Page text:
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Blame the Law, Not the Lawyers



ABC's John Stossel vents in a column published today on the "extravagant waste" that is our civil justice system.

While I often agree with Stossel, especially when it comes to the cost of litigation in America, his criticism of lawyers in this column seems misplaced.

Stossel describes a suit filed against him by one of the targets of a documentary. He decries the verbosity of his lawyers' interrogatories and bemoans the fact that the litigation took four years to go to trial.

While he ultimately prevailed, he asks why couldn't the judge just have told the parties to "shut up" because the case was a "big waste of time."

Stossel is absolutely right that our system is wasteful: the U.S. litigation system consumes every year approximately $300 billion, an amount that is more than the GDP of all but the thirty richest countries on the planet.

Where he loses focus, however, is when he suggests that this "extravagant waste" is the fault of lawyers themselves, being slow and expensive. If only that were so, lawyers everywhere would compete for clients on the basis of how quickly they resolved cases!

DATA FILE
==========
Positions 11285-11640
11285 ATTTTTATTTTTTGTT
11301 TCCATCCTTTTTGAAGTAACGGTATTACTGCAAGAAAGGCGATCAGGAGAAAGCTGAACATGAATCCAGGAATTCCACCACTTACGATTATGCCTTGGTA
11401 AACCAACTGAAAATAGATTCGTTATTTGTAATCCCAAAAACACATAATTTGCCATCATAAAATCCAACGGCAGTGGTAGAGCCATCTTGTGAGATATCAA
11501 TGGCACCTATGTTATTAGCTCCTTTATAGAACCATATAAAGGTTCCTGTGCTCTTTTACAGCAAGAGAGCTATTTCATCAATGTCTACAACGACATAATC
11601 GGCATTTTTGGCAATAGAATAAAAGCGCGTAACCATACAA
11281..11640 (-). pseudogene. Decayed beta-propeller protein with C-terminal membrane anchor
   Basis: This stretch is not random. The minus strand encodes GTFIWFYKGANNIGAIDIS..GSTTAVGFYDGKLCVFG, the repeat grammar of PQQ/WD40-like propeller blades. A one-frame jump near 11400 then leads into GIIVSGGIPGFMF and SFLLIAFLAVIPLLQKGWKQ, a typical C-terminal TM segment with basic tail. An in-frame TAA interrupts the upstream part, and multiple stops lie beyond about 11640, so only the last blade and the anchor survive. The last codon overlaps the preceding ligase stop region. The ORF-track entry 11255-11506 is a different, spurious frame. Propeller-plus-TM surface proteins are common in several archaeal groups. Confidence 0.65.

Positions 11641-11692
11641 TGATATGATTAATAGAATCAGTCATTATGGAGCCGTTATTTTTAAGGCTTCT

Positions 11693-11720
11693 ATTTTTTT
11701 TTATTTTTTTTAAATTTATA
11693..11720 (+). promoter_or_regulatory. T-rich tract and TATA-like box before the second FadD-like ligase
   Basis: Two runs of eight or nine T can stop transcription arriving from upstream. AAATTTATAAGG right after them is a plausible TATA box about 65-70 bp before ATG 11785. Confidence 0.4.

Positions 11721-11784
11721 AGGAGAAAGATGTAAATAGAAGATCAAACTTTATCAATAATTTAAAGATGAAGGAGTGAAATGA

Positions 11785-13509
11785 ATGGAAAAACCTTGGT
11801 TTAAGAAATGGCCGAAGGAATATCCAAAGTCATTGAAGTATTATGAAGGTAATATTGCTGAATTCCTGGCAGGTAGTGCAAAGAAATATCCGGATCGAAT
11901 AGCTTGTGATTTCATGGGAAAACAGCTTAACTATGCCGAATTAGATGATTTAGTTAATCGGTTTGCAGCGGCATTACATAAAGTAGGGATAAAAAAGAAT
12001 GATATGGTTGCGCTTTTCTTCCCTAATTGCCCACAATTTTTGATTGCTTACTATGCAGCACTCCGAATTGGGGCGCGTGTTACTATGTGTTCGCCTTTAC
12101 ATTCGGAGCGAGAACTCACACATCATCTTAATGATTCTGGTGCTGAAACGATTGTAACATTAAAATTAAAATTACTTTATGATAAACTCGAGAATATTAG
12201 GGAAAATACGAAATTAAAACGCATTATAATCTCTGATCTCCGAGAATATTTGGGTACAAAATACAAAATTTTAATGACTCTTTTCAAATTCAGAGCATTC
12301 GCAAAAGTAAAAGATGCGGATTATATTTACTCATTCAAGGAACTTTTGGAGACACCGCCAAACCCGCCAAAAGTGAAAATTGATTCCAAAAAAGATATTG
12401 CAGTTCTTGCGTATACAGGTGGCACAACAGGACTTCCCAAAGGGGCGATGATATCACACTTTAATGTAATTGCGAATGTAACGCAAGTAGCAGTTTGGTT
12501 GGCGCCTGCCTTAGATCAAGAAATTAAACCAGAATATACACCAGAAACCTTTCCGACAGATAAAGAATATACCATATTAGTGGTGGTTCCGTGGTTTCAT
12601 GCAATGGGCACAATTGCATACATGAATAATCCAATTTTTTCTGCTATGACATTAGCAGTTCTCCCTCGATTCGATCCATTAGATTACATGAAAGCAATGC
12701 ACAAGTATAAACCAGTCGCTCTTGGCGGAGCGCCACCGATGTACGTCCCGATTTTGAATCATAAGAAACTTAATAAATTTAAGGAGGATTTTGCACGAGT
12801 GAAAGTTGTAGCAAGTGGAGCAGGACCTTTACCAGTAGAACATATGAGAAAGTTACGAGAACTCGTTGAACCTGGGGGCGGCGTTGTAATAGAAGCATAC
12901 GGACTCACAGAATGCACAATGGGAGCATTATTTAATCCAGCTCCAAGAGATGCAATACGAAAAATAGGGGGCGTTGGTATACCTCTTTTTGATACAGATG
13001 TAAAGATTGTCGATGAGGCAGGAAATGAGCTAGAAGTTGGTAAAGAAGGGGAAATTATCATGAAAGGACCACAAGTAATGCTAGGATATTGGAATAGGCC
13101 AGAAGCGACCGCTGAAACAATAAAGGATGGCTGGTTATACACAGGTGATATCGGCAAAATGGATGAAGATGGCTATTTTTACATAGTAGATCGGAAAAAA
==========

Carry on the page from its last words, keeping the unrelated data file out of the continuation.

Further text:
While some lawyers do abuse the system, the primary cause of waste and expense is the system itself. Lawyers use the law to accomplish the ends of their clients and get paid in the process. Today, the law is slow and cumbersome. If you want to make it faster and cheaper, talk to the legislatures (both Congress and the states). That is where the hard work of reform needs to get done.

 

 


Isaac Gorodetski
Project Manager,
Center for Legal Policy at the
Manhattan Institute
igorodetski@manhattan-institute.org

Katherine Lazarski
Press Officer,
Manhattan Institute
klazarski@manhattan-institute.org

 

Published by the Manhattan Institute

The Manhattan Insitute's Center for Legal Policy.